Prague will build a floating heliport on the Vltava

Prague will build a floating heliport on the Vltava

It will serve as a landing site for air rescue services

On January 31, the Czech capital announced that it would continue with its project to build a heliport on the Vltava river. The heliport, according to the city of Prague, will function as a landing site exclusively for air rescue service.

Finding a safe place

At present, the Prague General University Hospital (VFN) does not have a suitable heliport where air rescue services can transport patients requiring urgent assistance. Commenting on this, VFN director David Feltl explained that helicopters are currently landing at Zítkovy sady near Palackého náměstí.

However, this the site was found to be inappropriate and dangerous because cultural events and markets often take place there. With the construction of a new landing site, Zítkovy sady Park will then be able to return to its previous state, welcoming more visitors.

It is important to note that the heliport on the Vltava River will be only be a temporary solution because VFN plans to build a landing site for the air rescue service on the roof of the hospital in the next ten years. Moreover, VFN will not be the only hospital that will benefit from the floating helipad since the Institute for the Protection of Mother and Child in Podolí will also have access to the landing site.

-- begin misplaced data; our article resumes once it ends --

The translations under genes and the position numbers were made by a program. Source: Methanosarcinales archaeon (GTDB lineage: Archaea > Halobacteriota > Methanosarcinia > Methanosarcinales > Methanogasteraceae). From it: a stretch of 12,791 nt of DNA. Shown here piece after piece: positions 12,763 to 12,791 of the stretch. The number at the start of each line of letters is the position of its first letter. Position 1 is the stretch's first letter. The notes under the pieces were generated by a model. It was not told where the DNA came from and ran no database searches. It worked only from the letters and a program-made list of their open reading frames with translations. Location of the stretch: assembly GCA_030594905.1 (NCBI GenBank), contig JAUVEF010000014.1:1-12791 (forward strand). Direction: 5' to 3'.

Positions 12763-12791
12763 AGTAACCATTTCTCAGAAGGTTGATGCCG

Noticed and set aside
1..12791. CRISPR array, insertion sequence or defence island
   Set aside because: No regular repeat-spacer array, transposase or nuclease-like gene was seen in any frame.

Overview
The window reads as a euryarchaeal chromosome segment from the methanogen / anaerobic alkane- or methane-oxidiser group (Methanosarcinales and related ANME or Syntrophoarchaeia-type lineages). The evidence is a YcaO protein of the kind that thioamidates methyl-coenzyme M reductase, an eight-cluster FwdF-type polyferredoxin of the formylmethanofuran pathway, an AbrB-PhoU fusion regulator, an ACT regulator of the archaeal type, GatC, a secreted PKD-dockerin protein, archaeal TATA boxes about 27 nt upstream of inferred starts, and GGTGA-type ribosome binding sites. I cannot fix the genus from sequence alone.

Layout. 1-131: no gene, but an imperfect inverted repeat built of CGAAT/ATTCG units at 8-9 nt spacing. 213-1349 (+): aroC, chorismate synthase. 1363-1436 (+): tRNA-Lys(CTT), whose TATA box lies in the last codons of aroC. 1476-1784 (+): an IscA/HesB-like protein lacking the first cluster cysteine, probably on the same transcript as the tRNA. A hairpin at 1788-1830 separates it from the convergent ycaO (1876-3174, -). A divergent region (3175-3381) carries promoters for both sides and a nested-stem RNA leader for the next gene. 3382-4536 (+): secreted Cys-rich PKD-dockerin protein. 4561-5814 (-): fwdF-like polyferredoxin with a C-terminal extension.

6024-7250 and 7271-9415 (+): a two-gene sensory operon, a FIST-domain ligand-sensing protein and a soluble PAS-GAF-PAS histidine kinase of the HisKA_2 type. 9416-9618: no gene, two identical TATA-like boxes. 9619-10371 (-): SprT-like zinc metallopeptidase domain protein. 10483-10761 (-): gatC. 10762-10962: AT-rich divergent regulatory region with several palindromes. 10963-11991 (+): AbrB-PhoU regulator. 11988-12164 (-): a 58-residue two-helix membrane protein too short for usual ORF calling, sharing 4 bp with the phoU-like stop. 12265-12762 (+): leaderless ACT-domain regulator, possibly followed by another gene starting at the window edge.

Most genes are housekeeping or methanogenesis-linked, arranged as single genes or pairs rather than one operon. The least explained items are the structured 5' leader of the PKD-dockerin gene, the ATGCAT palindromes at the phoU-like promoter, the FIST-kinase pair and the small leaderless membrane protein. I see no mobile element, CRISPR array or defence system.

Respond to reviews

In a press release, Councilor Jan Chabr acknowledged that Prague residents and tourists could criticize the municipality’s decision to use the Vltava River as a landing site. Specifically, Chabr said:

“I am aware that the quays are above all a place of leisure for local residents, and we will of course emphasize this aspect during its ongoing revitalization. The issue of establishing a helipad is something that may cause some controversy, but what else should take precedence over recreation and fun than saving lives.

Prague Mayor Zdeněk Hřib echoed the statement, saying the municipality had tested several alternative sites before concluding that a heliport in the Vltava was the most suitable. The construction of the new landing site cost about CZK 10 million (more than EUR 413,000).

The municipality hopes install the heliport by the end of the year.

Berta D. Wells